Designer and Nautica founder David Chu has launched a strategic partnership with golf legend Jack Nicklaus to develop the Nicklaus brands around a worldwide strategy and unified creative direction.
“I spent a lifetime developing my brand,” Nicklaus said in an interview. “We took it as far as we could as a family business. Now we want to ensure it grows beyond my lifetime and my recognition as a golfer. We spent the last year identifying the right person to take us to the next level, and that’s David.”
This story first appeared in the July 17, 2009 issue of WWD. Subscribe Today.
Building the apparel business is a top strategic priority. The master license held by Hartmarx Corp., which was recently bought out of Chapter 11 by Emerisque, expires in 2010.
“I’ve been with Hartmarx for over 40 years, and I feel awful about their troubles,” Nicklaus said. “We’ll see if a relationship with Emerisque makes sense or not, and we’ll go from there.”
Already, a golf aficionado can visit a Nicklaus resort and play a round on a Nicklaus-designed course with Nicklaus clubs, while wearing Nicklaus apparel. However, the brand has lacked an integrated strategy for design, marketing and merchandising that reflects the founder’s value as a sports icon. The goal is for a message of excellence and style to be reflected in product, points of sale and media.
Over two decades, Chu built Nautica, where he was vice chairman, to worldwide sales of more than $1 billion when VF Corp. bought it in 2003. Now his firm, David Chu Management Group, will work with Nicklaus Companies to plan and execute a new vision for Nicklaus and the products of his Golden Bear, Nicklaus and Jack Nicklaus labels, including product design, distribution strategy, brand management and new business development.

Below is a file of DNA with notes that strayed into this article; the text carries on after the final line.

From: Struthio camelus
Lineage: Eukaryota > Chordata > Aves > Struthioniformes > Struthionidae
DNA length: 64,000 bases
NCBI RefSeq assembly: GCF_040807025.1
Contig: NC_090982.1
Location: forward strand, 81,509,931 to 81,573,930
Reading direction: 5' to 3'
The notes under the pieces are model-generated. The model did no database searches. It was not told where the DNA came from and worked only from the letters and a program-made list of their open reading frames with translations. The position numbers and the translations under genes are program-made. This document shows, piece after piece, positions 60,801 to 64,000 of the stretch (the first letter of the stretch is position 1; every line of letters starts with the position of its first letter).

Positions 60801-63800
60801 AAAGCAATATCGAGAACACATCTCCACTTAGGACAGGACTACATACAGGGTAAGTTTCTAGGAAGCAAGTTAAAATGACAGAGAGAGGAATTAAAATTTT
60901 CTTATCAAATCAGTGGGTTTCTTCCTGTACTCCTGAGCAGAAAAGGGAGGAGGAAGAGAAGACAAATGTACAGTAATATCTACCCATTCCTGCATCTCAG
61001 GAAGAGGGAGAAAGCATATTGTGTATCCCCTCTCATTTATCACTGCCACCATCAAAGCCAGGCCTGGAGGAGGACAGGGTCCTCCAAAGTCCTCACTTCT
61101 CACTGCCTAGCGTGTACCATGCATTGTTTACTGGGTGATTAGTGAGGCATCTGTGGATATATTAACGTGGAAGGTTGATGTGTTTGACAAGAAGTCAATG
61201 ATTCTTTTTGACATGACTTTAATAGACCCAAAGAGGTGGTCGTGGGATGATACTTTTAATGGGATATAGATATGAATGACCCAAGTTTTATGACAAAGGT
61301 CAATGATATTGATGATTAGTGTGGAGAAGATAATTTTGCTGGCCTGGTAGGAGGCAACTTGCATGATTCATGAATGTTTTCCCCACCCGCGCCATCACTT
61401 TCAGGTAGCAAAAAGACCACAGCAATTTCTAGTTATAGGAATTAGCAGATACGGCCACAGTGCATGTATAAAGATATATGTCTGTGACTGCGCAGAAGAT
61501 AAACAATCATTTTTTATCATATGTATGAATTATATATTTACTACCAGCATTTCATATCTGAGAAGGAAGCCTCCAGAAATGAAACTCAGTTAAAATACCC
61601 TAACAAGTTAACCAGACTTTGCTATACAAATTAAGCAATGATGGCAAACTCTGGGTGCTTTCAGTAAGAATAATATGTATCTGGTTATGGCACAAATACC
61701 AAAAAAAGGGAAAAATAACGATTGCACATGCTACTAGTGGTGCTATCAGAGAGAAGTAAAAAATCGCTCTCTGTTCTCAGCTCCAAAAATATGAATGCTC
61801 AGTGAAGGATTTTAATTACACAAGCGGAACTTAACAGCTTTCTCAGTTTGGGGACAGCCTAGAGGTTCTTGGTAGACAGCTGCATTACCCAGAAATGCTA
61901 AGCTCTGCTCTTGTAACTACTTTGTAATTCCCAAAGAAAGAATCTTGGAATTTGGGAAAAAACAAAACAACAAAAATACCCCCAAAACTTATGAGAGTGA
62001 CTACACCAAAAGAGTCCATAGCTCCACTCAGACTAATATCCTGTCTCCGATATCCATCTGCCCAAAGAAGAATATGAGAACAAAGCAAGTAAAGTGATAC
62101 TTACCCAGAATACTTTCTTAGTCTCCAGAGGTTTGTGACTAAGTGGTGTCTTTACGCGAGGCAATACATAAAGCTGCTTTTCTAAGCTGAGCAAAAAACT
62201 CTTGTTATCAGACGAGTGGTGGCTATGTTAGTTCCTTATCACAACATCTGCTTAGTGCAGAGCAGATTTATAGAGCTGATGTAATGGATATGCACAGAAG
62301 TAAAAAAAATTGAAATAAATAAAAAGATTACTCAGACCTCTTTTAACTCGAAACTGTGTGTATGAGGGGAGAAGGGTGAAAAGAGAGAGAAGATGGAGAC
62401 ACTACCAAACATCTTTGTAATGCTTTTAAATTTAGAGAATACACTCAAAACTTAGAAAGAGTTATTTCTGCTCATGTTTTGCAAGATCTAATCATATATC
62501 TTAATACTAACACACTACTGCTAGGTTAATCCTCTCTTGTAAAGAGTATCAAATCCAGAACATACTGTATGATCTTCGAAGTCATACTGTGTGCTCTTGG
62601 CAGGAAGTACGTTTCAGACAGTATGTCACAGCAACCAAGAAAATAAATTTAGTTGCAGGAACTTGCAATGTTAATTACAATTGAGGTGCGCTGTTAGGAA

Nicklaus is widely considered the greatest golfer in history, having won a record 18 professional major championships. He went on to become one of the most powerful people in the golf industry by designing resorts and golf courses and growing his marketing and licensing business, Nicklaus Marketing, which has worldwide sales of more than $250 million.
Most of those sales come from key Asian markets. In Korea, for example, there are 85 freestanding Jack Nicklaus stores. Only 10 percent of apparel sales come from the U.S.
“There’s huge potential to do more in North America and Europe,” Chu said.
The U.S. distribution is largely through golf shops, Dillard’s and Kohl’s. Overseas it is dominated by Japan, Korea and China.
“We have a brand but it doesn’t have a personality,” Nicklaus said. “It’s me, but not really. In China, golf is just getting off the ground, and not many people there know me. So we’re creating a lifestyle brand that needs to have an identity beyond me. It needs to have an identity in 50 years.”
That goal “begins with product,” Chu said. “We need to create more product, more relevant product, and distribute it in the right places. It needs to have great design, great value and great quality. There’s so much new technology for the golf industry. And we just want a really great foundation of product that people can wear on and off the golf course. Today, golf is a total lifestyle for people.”
Chu’s passion for golf is well known in the fashion industry. His Lincs brand, sold in better department stores, is golf-inspired. The Nicklaus partnership is his newest endeavor since parting with Tumi last year.
Chu has made an undisclosed capital investment in Nicklaus Companies, which is chaired by Nicklaus and majority-owned by his children and New York Private Bank & Trust, which invested in 2007.
The bank “invested in this business to grow it, so it’s our job to do that,” Nicklaus said.
“We’re going to focus first on where we’re most relevant,” Chu said. “There’s a lot of opportunity because the Jack Nicklaus name is so recognized, but the product and the relevance and the timing have to be right for the consumer to give it a shot. If you develop a reputation for high quality, then you can reshape the company. Once you have a successful fashion business…other categories come along.”